Advertisers only pay for live viewership you watch it from a DVR the advertisers pay reduced rates to nothing.
This is true if we're talking about most other U.S. states, but up until 2020 Hawaii has uniquely had a very high proportion of transients like tourists, military, patients and students where their only access to TV is shared living spaces (hotels, community centers, etc). I think a primary target audience and purpose of KIKU was unique programming catering to those individuals (it seems at least 3 people who have posted in this thread can attest to that). What I said about cultural heritage was a bit of a stretch (see note), but it means the relatively small proportion of locals who influence programming variety with their wallet has a huge impact compared to the large transient population who have little or no impact. I guess a part of moving beyond 2020 is assume an indefinite reduction in transients.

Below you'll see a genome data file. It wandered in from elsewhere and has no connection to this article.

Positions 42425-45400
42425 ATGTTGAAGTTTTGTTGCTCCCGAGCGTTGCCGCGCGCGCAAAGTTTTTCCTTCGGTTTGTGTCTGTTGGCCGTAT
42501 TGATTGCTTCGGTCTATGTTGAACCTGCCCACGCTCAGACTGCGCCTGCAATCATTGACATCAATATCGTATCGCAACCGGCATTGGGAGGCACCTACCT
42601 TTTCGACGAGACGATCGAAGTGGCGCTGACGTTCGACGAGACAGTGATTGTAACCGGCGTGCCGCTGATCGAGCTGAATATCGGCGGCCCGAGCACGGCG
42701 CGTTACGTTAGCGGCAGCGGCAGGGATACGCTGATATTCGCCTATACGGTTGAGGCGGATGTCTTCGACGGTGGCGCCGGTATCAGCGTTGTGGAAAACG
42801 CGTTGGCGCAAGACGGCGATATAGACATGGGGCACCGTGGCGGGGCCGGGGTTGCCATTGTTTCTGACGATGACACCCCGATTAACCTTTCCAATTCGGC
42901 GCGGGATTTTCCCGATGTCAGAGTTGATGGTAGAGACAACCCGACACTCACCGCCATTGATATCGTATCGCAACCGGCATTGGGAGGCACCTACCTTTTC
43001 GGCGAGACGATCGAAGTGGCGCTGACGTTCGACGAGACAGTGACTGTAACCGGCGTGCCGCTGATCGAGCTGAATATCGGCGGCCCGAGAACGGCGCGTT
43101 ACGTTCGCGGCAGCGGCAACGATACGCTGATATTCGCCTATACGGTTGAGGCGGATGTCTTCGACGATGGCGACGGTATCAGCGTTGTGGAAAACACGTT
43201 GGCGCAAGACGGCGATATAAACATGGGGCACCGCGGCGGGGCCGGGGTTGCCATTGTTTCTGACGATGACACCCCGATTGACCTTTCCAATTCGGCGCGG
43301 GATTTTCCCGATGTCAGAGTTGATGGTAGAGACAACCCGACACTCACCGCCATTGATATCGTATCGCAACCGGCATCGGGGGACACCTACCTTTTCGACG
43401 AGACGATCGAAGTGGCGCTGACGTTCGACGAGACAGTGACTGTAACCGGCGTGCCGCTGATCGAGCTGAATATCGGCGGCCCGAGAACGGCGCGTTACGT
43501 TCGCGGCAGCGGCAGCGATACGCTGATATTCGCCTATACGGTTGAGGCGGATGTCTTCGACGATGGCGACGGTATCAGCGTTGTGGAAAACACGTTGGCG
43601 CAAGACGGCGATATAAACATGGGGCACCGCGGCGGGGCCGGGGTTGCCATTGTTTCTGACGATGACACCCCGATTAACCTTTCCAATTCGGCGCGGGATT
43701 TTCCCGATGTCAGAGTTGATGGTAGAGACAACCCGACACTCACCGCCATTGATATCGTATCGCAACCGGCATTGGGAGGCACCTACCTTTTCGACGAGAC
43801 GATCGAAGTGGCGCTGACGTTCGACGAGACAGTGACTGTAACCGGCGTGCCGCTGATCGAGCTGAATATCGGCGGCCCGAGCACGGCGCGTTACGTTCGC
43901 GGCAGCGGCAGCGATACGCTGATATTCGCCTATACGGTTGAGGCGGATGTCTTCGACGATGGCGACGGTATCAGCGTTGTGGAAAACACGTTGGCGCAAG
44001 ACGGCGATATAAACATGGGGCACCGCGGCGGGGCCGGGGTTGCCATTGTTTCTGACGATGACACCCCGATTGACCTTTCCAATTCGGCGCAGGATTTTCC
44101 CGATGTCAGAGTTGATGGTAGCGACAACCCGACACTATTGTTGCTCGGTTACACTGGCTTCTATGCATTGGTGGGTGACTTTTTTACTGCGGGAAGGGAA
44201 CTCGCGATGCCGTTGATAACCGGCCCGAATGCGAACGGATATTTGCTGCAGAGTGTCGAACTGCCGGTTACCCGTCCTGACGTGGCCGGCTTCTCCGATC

Note: Japan doesn't really have anything to do with Hawaiian cultural heritage.
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DerekL1963
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Joined: 14 Jan 2015
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PostPosted: Sun May 30, 2021 10:18 am Reply with quote
Past wrote:
I think a primary target audience and purpose of KIKU was unique programming catering to those individuals (it seems at least 3 people who have posted in this thread can attest to that).


Precisely zero people have posted anything that can be construed as only having access via communal spaces.
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Past



Joined: 14 Feb 2006
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PostPosted: Sun May 30, 2021 11:10 am Reply with quote